A song follows (Judges 5:1-31), as to which one need only make a general remark. It has often been a difficulty to many souls how the Spirit of God could indite such a song a song that triumphs more than usually in the carnage and ruin of the foe. But what is it that persons who cavil at it conceive of the Spirit of God? The root of the difficulty appears to be this, that men are apt constantly to judge from their own circumstances. Now if we think indeed that God's Spirit is bound to do or say nothing but what suits a Christian that He has never written anything but what is the expression of His power in magnifying Christ to our souls I grant you we could not have the song of Deborah. But then we could not have had the Old Testament as it is. The same principle that would supplant this song and deny its inspired character would, in my opinion, decapitate and destroy the Old Testament itself. It would leave us nothing at most but a few shreds of prophecy pointing to the Lord Jesus. It would dislocate, nay, blot out, the whole texture of the old oracles of God. The Spirit of God did work, but He wrought according to the state of the people of God then; and who but an infidel can deny the wisdom and the goodness of God in such a guidance?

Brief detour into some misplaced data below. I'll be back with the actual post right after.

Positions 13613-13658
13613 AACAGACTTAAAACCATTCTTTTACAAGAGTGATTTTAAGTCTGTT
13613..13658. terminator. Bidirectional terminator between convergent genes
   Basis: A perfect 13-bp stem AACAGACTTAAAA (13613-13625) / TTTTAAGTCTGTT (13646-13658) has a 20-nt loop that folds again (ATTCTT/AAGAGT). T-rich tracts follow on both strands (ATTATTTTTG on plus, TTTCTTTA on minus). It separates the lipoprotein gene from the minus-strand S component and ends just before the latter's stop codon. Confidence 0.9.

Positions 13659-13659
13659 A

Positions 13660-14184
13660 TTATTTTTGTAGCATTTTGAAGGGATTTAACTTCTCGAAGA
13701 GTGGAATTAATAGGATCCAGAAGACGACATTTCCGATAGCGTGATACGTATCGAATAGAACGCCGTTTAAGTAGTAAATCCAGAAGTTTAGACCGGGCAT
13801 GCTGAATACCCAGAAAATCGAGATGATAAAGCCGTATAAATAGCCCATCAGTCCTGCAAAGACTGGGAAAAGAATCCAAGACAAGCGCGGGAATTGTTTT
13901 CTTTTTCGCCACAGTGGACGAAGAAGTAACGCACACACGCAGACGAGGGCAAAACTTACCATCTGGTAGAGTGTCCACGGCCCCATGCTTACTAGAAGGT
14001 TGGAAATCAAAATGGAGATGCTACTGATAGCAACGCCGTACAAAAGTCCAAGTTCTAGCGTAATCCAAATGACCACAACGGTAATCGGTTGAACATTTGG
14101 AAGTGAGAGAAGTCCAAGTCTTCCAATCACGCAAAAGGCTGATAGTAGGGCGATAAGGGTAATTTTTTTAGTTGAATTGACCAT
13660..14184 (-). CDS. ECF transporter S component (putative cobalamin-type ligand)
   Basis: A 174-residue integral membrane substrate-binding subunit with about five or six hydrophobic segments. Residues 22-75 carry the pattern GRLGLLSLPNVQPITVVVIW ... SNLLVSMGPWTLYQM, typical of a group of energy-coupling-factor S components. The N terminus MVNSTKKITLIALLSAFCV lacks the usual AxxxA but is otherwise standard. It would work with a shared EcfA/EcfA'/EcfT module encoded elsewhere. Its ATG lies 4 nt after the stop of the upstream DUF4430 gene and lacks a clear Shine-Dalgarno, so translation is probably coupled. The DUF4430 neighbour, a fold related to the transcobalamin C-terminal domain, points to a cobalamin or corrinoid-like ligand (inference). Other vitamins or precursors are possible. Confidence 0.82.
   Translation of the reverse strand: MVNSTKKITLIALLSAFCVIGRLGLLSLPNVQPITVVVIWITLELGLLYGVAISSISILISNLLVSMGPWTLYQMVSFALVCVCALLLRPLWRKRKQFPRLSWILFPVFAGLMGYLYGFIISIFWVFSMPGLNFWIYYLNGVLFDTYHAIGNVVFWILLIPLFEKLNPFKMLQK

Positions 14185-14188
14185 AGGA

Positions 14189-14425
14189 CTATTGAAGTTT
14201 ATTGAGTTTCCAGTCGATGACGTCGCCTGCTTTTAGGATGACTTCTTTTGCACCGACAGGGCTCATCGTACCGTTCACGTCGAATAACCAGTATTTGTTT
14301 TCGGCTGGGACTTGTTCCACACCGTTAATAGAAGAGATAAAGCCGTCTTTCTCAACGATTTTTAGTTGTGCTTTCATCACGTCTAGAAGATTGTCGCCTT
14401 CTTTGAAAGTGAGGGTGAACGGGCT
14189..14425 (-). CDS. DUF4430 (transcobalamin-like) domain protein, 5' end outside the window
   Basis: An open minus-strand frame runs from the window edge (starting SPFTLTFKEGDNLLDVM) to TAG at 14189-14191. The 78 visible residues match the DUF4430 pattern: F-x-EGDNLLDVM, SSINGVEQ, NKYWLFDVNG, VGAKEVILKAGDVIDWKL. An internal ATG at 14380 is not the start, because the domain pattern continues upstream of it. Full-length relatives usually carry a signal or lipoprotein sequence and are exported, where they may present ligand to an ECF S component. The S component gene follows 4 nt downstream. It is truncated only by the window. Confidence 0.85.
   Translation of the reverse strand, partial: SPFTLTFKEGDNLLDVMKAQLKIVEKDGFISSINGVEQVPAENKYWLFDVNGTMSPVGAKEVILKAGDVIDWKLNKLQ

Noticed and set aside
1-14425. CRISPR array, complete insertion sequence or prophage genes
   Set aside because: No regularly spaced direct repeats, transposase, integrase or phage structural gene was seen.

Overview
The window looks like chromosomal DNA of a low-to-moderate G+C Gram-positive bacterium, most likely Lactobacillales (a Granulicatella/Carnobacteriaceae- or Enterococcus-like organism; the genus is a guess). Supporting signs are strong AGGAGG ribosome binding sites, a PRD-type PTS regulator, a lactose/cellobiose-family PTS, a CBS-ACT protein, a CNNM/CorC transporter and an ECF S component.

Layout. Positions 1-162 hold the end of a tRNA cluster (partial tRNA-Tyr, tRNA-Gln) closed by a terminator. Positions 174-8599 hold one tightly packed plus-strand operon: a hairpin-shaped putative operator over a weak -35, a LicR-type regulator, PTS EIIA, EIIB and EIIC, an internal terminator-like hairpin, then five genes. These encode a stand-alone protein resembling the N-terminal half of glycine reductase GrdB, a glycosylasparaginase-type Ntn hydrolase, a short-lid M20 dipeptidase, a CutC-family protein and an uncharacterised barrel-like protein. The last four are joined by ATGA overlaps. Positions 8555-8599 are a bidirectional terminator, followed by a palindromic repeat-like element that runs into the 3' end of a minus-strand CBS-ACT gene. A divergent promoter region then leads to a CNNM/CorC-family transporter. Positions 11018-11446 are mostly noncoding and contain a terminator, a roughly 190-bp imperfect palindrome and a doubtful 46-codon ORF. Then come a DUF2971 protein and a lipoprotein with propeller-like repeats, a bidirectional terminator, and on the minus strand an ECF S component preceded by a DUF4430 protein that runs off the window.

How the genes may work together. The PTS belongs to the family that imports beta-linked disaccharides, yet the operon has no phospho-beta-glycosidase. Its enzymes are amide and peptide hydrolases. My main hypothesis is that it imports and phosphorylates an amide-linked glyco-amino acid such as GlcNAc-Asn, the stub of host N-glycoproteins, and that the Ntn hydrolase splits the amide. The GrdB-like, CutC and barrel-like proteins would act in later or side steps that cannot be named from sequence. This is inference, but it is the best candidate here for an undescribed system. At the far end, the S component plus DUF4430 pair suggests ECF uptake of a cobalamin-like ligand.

The truth is that the only way to understand or to enjoy the Bible is the very same that we need to magnify God where we are now, and the same unbelief that sits criticising the Old Testament loses all power according to the New. The same men that find fault with the song of Deborah do not understand much better what the Spirit of God is in the Christian and in the church of God now. I am convinced that the darkness of unbelief which is allowed thus to dishonour the Old Testament meets its just retribution. What do such detractors really know of St. Paul or St. John? Nothing as they ought. When we approach the Bible as believers, when we draw near as those who owe everything to God's grace that reveals to us according to His own wisdom, when we bend down before God as those that are willing to learn and grateful to be taught of Him, what then? The beauty, the excellence, the salutary character of every part of scripture more and more dawn upon our souls, and the very portions that were once difficult because of our (perhaps unconsciously) setting up to judge, when we ought still and always to take the place of learners, turn then into streams of blessing and light and strength for our own souls. Is it not the fact that the texts or whole books of the word of God that, even as believers, we felt our total inability once to read with profit are now what we most of all delight and rejoice in? And can we not therefore draw the simple and just conclusion from this, that if anything else be dim to us and surely there is still much that is but little and very feebly entered into by our souls all we want is to be more lowly, to be more thoroughly dependent upon God, who will reveal even this unto us?